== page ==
Guestroom Bath
The hotel also offers a complimentary business center, where guests can print up to 20 sheets of documents or presentations without charge. There are also kiosks in the lobby where guests can check in for their flights home.

Most important, the service was excellent. As I’ve said repeatedly, great service can make up for a lot of shortcomings, while even a stay at a beautiful hotel can be marred by so-so service. Fortunately, the Marriott Gaslamp Quarter has both.

Every staff member I encountered - whether in the lobby, hall, elevator, restaurant, or meeting venue - acknowledged me, said, “Good morning,” or “Good afternoon,” and generally made me feel like a valued guest. At breakfast my first morning, my server asked for my name, then spelled it correctly on my bill – something that rarely happens the first time. High marks for his attention to detail.

While long-time San Diegans say the location, just east of 6th Street, is technically just outside the official Gaslamp Quarter, it’s close enough to walk to a wide range of restaurants, the San Diego Conference Center, and the city’s Red Trolley, which can take riders as north as Santee, or as far south as San Ysidro on the Mexican border.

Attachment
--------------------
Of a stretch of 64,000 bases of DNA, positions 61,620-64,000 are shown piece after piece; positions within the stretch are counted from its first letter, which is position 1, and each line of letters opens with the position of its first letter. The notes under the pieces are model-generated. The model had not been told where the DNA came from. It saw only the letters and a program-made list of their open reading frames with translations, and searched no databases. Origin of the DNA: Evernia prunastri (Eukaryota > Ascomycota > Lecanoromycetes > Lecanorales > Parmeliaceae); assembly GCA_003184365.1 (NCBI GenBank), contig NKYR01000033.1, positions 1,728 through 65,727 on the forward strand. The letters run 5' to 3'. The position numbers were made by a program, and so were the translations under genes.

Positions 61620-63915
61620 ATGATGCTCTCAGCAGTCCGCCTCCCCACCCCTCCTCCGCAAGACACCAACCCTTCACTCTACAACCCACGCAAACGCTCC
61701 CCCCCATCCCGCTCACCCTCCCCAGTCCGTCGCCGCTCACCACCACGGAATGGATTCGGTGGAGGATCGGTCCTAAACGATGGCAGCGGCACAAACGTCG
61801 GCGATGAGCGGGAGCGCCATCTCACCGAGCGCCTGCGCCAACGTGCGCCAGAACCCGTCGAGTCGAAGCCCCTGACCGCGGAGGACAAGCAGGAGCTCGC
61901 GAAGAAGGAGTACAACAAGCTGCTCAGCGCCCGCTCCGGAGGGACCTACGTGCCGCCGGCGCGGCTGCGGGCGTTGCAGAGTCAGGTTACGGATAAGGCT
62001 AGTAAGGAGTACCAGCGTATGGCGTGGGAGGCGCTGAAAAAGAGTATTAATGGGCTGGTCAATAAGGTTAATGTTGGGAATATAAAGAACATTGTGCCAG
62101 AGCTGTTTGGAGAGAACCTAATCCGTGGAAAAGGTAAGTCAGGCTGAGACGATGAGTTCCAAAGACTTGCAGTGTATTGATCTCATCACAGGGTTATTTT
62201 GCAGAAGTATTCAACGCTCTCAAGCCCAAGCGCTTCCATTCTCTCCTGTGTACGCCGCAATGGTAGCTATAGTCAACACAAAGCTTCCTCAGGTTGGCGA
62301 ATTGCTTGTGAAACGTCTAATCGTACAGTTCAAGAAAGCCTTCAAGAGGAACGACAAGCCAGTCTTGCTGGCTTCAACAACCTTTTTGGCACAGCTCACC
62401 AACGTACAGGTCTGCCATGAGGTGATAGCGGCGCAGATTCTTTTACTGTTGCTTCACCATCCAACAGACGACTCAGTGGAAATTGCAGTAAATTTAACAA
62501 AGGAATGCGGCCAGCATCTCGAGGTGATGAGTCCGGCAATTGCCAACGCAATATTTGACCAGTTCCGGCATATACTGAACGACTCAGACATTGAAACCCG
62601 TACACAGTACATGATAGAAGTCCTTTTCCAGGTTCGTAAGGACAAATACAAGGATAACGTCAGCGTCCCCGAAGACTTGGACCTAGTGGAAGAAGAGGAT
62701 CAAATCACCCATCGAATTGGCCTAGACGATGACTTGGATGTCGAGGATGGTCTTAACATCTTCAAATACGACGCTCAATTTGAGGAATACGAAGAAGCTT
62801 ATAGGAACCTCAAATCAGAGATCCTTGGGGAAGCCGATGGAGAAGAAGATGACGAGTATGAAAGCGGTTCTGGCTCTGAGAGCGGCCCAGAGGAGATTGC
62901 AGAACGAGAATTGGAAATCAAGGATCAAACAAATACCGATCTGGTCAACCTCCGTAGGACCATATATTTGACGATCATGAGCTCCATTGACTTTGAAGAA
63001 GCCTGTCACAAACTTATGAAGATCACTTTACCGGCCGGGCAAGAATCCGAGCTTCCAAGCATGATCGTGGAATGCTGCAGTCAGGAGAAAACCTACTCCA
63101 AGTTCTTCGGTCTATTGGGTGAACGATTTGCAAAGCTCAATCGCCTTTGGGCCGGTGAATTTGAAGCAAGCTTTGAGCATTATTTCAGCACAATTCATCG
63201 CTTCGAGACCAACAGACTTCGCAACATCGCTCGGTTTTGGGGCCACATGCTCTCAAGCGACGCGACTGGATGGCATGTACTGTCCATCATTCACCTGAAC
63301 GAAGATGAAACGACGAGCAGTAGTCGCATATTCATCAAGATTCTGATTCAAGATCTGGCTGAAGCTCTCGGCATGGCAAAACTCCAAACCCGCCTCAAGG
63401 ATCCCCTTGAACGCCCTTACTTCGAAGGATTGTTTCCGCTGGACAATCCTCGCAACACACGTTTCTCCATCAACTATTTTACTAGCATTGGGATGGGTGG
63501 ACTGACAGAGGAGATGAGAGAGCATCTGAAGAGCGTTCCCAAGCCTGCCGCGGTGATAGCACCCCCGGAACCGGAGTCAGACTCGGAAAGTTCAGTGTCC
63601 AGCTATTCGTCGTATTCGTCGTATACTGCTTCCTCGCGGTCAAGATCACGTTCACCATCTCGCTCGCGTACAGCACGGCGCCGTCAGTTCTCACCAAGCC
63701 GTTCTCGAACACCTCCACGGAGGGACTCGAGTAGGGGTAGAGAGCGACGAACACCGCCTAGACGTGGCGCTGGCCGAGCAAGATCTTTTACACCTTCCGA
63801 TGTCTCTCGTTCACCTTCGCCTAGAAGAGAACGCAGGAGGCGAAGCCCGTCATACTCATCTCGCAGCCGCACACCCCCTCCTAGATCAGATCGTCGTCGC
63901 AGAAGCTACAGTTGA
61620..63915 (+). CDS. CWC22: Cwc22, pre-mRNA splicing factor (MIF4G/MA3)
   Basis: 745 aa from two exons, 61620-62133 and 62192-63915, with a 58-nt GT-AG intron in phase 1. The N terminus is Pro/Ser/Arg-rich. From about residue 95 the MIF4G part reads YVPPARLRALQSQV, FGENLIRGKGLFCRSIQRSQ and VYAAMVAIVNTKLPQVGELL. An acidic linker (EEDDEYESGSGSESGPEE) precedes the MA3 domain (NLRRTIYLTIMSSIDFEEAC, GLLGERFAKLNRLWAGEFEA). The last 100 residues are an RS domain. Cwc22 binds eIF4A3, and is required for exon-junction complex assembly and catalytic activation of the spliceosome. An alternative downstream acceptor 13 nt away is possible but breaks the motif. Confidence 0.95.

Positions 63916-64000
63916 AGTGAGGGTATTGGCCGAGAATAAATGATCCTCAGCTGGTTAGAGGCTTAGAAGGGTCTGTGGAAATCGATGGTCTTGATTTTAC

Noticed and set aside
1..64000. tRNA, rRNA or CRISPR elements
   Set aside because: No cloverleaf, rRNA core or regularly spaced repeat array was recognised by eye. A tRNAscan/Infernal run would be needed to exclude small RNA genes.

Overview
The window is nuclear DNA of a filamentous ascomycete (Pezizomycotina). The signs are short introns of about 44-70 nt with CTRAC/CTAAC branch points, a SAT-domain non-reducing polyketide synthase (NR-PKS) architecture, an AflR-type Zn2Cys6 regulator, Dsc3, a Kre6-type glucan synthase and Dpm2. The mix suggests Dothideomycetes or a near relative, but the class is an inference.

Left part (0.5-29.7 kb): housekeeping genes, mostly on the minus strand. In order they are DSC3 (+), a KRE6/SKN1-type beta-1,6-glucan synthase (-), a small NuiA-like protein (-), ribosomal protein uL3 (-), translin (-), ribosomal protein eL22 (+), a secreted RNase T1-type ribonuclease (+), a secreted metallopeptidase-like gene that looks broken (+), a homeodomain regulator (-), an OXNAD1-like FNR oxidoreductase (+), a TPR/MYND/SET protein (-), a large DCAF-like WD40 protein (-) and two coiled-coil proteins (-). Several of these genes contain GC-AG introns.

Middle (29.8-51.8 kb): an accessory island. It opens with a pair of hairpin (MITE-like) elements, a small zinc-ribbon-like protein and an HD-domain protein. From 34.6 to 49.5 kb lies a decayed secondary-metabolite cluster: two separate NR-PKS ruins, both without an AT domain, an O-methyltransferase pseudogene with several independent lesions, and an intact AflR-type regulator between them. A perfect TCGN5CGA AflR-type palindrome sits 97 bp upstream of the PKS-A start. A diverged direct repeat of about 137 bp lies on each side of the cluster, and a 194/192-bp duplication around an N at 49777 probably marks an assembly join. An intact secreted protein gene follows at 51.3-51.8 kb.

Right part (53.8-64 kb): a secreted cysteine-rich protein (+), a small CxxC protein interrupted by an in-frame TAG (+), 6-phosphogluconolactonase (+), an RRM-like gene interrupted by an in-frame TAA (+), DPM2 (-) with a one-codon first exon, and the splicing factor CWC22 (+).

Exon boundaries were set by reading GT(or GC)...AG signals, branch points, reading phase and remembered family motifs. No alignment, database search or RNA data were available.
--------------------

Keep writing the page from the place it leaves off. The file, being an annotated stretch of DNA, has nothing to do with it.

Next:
The hotel also has a rooftop fitness center, but neither pool nor Jacuzzi on site.

Unless a pool is a “make it or break it” feature, I highly recommend the Marriott Gaslamp Quarter. I know I’m looking forward to a return visit!

Visit my main page at for more news, reviews, and personal observations on the world of upmarket travel.

Photos by Carl Dombek
Click on photos to view larger images.


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  2. Glad you liked it! It's a lovely place to stay in San Diego.

  3. Amazing blog! Do you have any hints for aspiring writers? I'm planning to
    start my own site soon but I'm a little lost on everything.
    Would you advise starting with a free platform like Wordpress or go for a paid option? There are so many options out there that I'm completely confused ..
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    1. Hello, Anon!

      Thanks for your kind words.

      First, take time to figure out your focus -- your "voice" if you will. I started out with a focus on upscale travel, but have since added business travel, since I do so much of that. Do you travel with kids? Do you like to bike or hike? Maybe you love to work out while on the road. Find some niche that you can focus on, and others with similar interests will find you and your blog.